Manuscript on vellum. Small folio (10¼ x 7½ in.; 260 x 190 mm.). Written in a French bâtarde script, in dark brown ink. 33-37 lines. collation: 1-412, 58, 6-912, 108-1 = 111 ff. ; of 112, the last leaf of the last quire, a part of the Table, is lacking, slight discoloration of the first page, some spotting. Initials, paragraph marks, chapter number in red, headline and footlines on nearly every page in large formal gothic script, some with calligraphic extensions, capitals highlighted in yellow, a few pen-and-ink borders decorated in red and yellow. 19th-century English diced calf, gold-tooled borders and back.
Robert Lang (1750-1828; his sale, 1828) -- Sir Thomas Phillipps (ms. 3639) -- Martin Schøyen (bookplate)
L. Lindgren, ed. Les mélancolies de Jean Dupin, édition critique [of Book 8 only] (1965); see Charles Langlois, "Jehan Dupin", Revue Politique et Littéraire (27 June 1908), p. 805; L. Karl, "Un moraliste bourbonnais du XIVe siècle", extract from the Bulletin de la Sociéte d'Emulation du Bourbonnais (1912), p. 58; P. Paris, Mss. français de la Bibliothèque du Roi, IV, 179-184; Bossuat, Manuel 5446
Mandevie, often called Le Roman de Mandevie or Les mélancolies, is a vivid "Rabelaisian" satire on French society of the 14th century, begun in 1324 and completed in 1340. The author (1302-1374), of whom nothing is known, is thought to have been the abbot of Cluny in 1369. The work was extremely popular and sixteen manuscripts (apart from the present) are extant, including eleven in Paris. It was also printed in Chambéry in 1489, and in Paris ca. 1509. There is no modern edition, of the main work (a critical edition of the "eighth book" appeared in 1965), and there is no manuscript of the work in America.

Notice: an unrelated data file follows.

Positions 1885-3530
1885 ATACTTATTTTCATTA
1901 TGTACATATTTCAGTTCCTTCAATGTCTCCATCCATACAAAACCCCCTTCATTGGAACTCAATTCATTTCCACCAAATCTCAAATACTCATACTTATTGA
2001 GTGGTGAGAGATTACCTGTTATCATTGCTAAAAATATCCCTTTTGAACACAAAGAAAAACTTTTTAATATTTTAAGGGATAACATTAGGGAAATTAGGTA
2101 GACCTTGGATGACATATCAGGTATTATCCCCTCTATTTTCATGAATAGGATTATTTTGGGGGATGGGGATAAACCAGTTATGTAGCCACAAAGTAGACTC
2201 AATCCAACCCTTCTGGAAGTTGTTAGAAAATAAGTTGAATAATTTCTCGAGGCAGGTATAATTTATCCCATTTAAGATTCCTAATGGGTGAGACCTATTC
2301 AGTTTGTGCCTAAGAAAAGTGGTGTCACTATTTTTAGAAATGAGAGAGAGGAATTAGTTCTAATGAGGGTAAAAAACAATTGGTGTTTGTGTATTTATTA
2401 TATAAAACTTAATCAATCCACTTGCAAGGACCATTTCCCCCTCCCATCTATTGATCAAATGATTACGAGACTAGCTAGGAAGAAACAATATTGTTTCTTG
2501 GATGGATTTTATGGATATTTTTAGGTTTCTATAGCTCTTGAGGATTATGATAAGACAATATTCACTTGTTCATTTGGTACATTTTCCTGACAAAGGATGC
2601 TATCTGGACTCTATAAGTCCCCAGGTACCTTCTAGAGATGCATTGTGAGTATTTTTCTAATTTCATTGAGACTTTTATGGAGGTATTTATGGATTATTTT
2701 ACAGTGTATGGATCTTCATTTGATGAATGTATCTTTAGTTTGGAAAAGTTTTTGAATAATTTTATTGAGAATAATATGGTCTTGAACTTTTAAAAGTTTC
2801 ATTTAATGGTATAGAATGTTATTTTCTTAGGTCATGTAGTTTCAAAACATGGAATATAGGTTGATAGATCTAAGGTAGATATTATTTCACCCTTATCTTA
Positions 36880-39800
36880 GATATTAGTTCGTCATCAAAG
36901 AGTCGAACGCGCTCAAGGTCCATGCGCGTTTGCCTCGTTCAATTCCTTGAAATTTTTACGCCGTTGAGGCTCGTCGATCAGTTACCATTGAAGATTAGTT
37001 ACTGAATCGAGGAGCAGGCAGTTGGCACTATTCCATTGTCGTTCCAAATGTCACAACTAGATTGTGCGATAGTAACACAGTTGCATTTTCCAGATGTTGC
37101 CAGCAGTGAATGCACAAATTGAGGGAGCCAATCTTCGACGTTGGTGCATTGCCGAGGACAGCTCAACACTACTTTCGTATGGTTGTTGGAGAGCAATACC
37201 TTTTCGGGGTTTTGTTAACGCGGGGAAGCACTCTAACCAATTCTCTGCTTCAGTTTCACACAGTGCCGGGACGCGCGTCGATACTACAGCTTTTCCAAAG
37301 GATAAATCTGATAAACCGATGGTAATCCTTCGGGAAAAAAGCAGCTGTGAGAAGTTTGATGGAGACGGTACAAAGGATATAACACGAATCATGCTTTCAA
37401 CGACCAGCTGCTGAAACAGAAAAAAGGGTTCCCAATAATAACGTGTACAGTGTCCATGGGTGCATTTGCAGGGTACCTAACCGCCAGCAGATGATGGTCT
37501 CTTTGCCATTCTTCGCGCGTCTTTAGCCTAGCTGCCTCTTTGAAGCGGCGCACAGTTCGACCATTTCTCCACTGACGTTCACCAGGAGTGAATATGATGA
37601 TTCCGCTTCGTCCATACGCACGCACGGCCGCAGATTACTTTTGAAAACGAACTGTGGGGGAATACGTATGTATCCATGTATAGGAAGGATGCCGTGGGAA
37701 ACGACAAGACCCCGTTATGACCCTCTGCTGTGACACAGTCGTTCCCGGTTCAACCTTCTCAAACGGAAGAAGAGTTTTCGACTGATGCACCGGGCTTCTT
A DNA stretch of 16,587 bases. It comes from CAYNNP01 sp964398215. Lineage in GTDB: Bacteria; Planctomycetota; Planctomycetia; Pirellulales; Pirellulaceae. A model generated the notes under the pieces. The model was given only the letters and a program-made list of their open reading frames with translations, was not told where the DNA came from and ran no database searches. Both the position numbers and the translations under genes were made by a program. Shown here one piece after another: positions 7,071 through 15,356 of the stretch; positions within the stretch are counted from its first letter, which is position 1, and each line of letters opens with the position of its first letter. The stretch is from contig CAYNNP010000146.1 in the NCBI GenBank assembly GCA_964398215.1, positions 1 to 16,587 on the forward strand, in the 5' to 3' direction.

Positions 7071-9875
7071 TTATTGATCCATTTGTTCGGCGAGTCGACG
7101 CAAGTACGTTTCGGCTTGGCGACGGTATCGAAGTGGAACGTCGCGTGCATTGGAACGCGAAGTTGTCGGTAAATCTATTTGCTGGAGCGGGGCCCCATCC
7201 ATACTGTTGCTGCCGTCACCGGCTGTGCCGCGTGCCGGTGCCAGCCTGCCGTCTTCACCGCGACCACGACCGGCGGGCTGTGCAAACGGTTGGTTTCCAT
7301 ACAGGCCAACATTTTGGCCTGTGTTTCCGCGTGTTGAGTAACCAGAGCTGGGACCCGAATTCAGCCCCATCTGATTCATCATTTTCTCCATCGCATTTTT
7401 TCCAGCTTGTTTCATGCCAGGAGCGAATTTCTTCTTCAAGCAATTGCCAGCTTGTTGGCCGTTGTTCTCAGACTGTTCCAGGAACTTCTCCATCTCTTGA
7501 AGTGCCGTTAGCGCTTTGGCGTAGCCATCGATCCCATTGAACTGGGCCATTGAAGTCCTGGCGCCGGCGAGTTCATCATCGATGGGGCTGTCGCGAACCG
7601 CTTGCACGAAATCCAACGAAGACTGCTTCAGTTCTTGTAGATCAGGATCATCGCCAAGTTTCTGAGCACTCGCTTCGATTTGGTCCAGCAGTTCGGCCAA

Of the sixteen manuscripts known, nine include an eighth book, which is often described as a verse summary of the preceding work. According to Langlois, the eighth book is really another work on the same subject, a satiric review of the various estates of society, and could easily be excluded in this manuscript tradition without affecting the completeness of the main work. According to P. Paris, "The satirical character of the entire work, and the fertile and witty imagination of Jean Dupin distinguish the ... Livre de Mandevie from all the other ascetic works of the 14th century. Those who wish to study the actual manners and customs of that period will find in reading this entirely original work a mass of valuable factual information. Books I-VII, despite a good deal of hodgepodge, seem to be considerably better than the final poem."